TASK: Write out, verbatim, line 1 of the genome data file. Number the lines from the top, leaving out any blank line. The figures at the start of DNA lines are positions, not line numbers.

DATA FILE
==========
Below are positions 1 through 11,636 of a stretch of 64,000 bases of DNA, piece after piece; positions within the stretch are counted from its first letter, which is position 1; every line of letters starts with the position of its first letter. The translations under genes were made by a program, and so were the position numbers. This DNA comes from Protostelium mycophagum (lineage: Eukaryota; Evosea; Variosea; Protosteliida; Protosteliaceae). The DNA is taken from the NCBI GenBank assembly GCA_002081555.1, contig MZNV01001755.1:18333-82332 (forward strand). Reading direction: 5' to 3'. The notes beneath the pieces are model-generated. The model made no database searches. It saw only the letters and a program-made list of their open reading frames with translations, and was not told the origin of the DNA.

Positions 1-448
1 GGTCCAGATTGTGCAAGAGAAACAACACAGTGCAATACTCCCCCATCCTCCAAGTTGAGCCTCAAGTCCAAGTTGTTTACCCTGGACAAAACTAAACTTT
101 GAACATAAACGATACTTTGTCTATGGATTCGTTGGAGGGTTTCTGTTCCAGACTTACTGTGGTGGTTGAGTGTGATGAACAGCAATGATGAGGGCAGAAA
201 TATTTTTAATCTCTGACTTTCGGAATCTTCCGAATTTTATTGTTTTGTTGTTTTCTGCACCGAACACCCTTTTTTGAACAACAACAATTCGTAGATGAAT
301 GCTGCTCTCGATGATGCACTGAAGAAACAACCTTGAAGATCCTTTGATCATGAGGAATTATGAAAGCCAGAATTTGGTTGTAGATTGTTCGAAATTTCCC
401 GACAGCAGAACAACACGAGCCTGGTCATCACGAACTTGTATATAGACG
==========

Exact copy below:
Below are positions 1 through 11,636 of a stretch of 64,000 bases of DNA, piece after piece; positions within the stretch are counted from its first letter, which is position 1; every line of letters starts with the position of its first letter. The translations under genes were made by a program, and so were the position numbers. This DNA comes from Protostelium mycophagum (lineage: Eukaryota; Evosea; Variosea; Protosteliida; Protosteliaceae). The DNA is taken from the NCBI GenBank assembly GCA_002081555.1, contig MZNV01001755.1:18333-82332 (forward strand). Reading direction: 5' to 3'. The notes beneath the pieces are model-generated. The model made no database searches. It saw only the letters and a program-made list of their open reading frames with translations, and was not told the origin of the DNA.